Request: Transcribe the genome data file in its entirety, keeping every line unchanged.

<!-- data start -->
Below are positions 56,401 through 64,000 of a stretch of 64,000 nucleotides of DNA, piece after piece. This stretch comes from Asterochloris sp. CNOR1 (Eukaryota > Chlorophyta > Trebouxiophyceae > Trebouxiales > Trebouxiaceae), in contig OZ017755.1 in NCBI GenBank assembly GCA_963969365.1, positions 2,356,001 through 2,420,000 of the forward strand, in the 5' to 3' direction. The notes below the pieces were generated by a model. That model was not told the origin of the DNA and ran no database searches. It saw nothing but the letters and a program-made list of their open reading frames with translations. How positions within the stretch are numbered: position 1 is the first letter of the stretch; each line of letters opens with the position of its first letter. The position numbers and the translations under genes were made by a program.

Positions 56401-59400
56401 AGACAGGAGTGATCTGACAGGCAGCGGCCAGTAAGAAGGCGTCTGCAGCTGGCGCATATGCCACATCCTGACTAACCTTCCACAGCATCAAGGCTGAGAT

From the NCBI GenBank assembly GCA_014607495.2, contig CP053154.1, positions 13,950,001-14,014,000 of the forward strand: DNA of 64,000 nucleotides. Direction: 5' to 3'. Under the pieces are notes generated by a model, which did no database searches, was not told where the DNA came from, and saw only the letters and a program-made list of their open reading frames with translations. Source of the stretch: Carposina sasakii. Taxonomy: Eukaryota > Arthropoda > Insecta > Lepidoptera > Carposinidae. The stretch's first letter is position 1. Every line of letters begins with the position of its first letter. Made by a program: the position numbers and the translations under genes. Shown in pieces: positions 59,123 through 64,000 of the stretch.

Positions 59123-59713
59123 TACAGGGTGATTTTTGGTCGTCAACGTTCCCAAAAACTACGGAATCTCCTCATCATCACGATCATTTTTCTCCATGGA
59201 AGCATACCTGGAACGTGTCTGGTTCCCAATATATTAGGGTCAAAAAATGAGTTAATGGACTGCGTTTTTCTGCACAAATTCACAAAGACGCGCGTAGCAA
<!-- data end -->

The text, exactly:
Below are positions 56,401 through 64,000 of a stretch of 64,000 nucleotides of DNA, piece after piece. This stretch comes from Asterochloris sp. CNOR1 (Eukaryota > Chlorophyta > Trebouxiophyceae > Trebouxiales > Trebouxiaceae), in contig OZ017755.1 in NCBI GenBank assembly GCA_963969365.1, positions 2,356,001 through 2,420,000 of the forward strand, in the 5' to 3' direction. The notes below the pieces were generated by a model. That model was not told the origin of the DNA and ran no database searches. It saw nothing but the letters and a program-made list of their open reading frames with translations. How positions within the stretch are numbered: position 1 is the first letter of the stretch; each line of letters opens with the position of its first letter. The position numbers and the translations under genes were made by a program.

Positions 56401-59400
56401 AGACAGGAGTGATCTGACAGGCAGCGGCCAGTAAGAAGGCGTCTGCAGCTGGCGCATATGCCACATCCTGACTAACCTTCCACAGCATCAAGGCTGAGAT

From the NCBI GenBank assembly GCA_014607495.2, contig CP053154.1, positions 13,950,001-14,014,000 of the forward strand: DNA of 64,000 nucleotides. Direction: 5' to 3'. Under the pieces are notes generated by a model, which did no database searches, was not told where the DNA came from, and saw only the letters and a program-made list of their open reading frames with translations. Source of the stretch: Carposina sasakii. Taxonomy: Eukaryota > Arthropoda > Insecta > Lepidoptera > Carposinidae. The stretch's first letter is position 1. Every line of letters begins with the position of its first letter. Made by a program: the position numbers and the translations under genes. Shown in pieces: positions 59,123 through 64,000 of the stretch.

Positions 59123-59713
59123 TACAGGGTGATTTTTGGTCGTCAACGTTCCCAAAAACTACGGAATCTCCTCATCATCACGATCATTTTTCTCCATGGA
59201 AGCATACCTGGAACGTGTCTGGTTCCCAATATATTAGGGTCAAAAAATGAGTTAATGGACTGCGTTTTTCTGCACAAATTCACAAAGACGCGCGTAGCAA